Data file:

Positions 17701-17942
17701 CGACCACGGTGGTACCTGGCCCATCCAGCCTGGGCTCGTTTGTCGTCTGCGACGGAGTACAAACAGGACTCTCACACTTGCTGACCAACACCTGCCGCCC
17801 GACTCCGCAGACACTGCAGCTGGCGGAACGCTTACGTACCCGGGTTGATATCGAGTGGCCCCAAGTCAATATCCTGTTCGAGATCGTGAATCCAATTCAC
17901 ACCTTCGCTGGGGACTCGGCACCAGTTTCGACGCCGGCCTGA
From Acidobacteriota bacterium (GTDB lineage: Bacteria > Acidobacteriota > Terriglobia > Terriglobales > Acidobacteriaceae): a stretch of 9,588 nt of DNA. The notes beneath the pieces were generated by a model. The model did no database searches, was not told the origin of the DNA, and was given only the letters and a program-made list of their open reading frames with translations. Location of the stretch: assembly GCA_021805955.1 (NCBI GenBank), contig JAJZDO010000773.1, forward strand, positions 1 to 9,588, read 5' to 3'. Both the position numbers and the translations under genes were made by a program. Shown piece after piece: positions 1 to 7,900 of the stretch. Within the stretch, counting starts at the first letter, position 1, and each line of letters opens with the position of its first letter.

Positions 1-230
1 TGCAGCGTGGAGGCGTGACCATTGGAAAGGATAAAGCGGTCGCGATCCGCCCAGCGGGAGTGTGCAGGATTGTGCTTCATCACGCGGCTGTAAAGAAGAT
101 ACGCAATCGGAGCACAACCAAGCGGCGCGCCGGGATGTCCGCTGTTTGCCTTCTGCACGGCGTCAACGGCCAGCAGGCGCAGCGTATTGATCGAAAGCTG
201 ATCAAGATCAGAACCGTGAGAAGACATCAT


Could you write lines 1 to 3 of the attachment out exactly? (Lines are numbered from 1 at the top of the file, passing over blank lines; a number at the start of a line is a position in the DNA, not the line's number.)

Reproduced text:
Positions 17701-17942
17701 CGACCACGGTGGTACCTGGCCCATCCAGCCTGGGCTCGTTTGTCGTCTGCGACGGAGTACAAACAGGACTCTCACACTTGCTGACCAACACCTGCCGCCC
17801 GACTCCGCAGACACTGCAGCTGGCGGAACGCTTACGTACCCGGGTTGATATCGAGTGGCCCCAAGTCAATATCCTGTTCGAGATCGTGAATCCAATTCAC